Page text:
Don’t reinvent the wheel, er, rotunda.
Dallas Hall is the architectural “face” of Southern Methodist University (SMU), with its rotunda featured in the school’s logo and practically every official video. But what many may not realize is that the 1915 building is modeled after the library at the University of Virginia, designed by Thomas Jefferson and inspired by the Pantheon in Rome. Dallas Hall was so-named in honor of the city’s financial contribution, and has housed everything from the expected offices and classrooms to a soda fountain, bookstore, and even a “secret” apartment rumored to have been for the university’s first football coach. The first and oldest building on SMU’s campus, Dallas Hall continues to be used for both student’s convocations and graduations.
For more information, visit: https://www.smu.edu/Dedman/About/Facilities
The land of at least one castle.
As the county seat, Decatur, Texas, boasts an impressive courthouse, but it was the Victorian mansion overlooking the sleepy town that caught my attention. Popularly known as El Castile, the home was built in 1883 by cattle rancher Daniel Waggoner and restored in 1931 by his son William Thomas (W.T.). Historians and photographers alike consider this one of the most significant (and more importantly, significantly intact) examples of period architecture in Texas. It’s easy to see why: the limestone, ironwork, and ornate cupola, or tower, are (apparently) not to be outdone by the grand staircase, stained glass, and marble bathrooms inside. Oh, and if you’re thinking to yourself that you’ve seen this mansion before, chances are you have: El Castile was the inspiration for the iconic “Reata” mansion in 1956’s Elizabeth Taylor and James Dean western film, Giant.
For more information, visit: http://www.wisehistory.com/waggoner_mansion.html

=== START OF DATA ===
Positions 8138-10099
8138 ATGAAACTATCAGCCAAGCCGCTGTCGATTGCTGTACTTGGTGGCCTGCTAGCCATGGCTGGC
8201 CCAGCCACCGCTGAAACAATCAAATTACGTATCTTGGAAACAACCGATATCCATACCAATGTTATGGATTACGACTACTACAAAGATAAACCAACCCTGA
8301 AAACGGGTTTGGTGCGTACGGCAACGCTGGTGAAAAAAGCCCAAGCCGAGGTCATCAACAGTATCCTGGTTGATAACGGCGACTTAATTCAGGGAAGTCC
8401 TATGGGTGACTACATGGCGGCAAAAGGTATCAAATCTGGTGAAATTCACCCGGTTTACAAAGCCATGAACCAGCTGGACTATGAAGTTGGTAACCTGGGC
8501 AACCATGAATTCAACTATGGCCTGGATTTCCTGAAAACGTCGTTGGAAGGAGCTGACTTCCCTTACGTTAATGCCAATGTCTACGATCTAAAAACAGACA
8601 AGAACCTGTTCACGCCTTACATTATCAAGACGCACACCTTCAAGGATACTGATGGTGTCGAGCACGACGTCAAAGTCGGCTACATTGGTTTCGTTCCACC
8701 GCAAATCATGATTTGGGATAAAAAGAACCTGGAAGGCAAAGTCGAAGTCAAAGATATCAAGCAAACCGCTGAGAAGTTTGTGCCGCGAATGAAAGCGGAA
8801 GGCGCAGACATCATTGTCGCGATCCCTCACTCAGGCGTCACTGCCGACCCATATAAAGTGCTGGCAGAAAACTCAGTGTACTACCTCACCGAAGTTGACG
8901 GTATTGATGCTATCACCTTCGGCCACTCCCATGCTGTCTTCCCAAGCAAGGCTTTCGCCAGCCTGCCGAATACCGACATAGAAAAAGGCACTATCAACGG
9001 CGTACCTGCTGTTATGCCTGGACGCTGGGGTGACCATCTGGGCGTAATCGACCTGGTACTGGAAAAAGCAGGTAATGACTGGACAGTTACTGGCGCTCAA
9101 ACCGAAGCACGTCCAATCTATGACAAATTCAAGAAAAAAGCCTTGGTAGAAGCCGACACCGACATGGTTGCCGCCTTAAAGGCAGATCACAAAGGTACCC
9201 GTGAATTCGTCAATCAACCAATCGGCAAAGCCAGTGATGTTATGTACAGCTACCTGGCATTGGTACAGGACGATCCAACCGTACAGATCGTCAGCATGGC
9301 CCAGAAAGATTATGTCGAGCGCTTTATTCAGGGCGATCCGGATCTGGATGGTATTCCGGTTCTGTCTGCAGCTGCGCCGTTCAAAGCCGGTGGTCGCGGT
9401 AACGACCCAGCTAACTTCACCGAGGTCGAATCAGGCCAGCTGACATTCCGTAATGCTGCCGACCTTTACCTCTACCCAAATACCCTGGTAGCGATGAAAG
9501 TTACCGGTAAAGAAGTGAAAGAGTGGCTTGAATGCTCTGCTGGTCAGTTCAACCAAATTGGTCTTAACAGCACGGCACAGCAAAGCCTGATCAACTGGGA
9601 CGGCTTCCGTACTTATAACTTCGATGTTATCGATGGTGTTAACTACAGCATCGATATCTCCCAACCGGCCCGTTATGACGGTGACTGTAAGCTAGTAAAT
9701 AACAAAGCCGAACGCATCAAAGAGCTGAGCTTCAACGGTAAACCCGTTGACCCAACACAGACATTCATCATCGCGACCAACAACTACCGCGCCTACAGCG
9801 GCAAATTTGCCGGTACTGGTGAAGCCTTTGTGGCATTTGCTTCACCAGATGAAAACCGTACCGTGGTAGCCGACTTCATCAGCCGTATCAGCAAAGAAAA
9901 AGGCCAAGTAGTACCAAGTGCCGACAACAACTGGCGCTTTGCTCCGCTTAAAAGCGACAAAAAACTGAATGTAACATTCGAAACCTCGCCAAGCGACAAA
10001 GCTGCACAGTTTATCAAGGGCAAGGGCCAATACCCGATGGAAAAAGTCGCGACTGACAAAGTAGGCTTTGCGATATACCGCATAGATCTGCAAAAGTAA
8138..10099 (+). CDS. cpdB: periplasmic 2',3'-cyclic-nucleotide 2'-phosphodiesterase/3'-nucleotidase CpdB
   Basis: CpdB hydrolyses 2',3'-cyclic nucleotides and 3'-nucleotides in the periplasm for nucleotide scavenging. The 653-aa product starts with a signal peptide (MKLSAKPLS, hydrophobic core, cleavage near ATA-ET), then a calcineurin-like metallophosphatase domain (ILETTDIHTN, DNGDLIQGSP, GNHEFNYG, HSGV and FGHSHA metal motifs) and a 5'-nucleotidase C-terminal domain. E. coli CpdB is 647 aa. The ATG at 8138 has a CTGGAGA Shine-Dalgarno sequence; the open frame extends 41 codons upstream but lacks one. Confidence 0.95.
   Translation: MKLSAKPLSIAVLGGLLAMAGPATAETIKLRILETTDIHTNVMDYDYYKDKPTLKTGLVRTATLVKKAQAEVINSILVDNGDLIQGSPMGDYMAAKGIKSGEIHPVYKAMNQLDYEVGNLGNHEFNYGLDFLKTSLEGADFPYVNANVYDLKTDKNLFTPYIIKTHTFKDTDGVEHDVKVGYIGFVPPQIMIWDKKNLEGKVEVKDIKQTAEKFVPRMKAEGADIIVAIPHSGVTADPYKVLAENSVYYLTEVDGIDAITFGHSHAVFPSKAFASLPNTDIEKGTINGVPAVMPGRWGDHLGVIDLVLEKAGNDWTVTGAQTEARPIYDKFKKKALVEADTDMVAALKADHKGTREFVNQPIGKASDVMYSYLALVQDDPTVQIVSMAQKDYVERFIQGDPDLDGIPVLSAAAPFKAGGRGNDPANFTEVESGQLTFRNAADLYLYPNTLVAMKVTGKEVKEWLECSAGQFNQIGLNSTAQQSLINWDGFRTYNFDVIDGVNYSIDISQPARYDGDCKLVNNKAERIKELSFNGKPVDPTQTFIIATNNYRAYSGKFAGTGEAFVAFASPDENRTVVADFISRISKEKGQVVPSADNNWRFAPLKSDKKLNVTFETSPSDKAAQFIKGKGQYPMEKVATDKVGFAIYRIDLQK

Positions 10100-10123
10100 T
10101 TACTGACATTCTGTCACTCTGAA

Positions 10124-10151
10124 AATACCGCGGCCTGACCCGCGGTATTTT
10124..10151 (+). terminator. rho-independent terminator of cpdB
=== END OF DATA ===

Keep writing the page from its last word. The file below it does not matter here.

Clouds can make – or break – a picture.
Don’t let Reunion Tower distract you from the beauty that is Hyatt Regency Dallas. Built in 1979, the varied-level glass exterior (30 stories at its tallest point) has been described by architecture enthusiasts as “futuristic” and “glittery.” A 2013 hotel renovation included updates to the over 1,000 guest rooms and also incorporated nods to the city’s (and property’s) history. Like other properties I’ve featured, the Hyatt Regency was once a pop culture icon, featured in the opening credits of television series Dallas.
For more information, visit: https://www.hyatt.com/en-US/hotel/texas/hyatt-regency-dallas/dfwrd
The company giveth and the company taketh away.
The thought of a company owning a town (and all the schools, grocers, banks, and churches therein) sounds like the makings of a good Steven Seagal movie. But in 1903, Thurber, Texas, made history as the first city in the United States to be an entirely “closed shop,” or unionized, company town. Thurber had been established by Texas and Pacific Coal Company in 1888 as part of the company’s coal mining operations in the area, although the town’s historical impact is most felt from its brick plant, the products of which which line the streets of the Fort Worth Stockyards and Austin’s Congress Avenue. With the transition from coal to oil in locomotive engines, the mines closed in 1921 and the brick plant a decade later. The boomtown quickly became a ghost town, with Texas and Pacific selling off homes and businesses for the lumber. Although the remaining architecture continues to dwindle with each passing year, the 1908 brick smokestack (part of Thurber’s coal power plant) remains visible to passers-by on Interstate 20.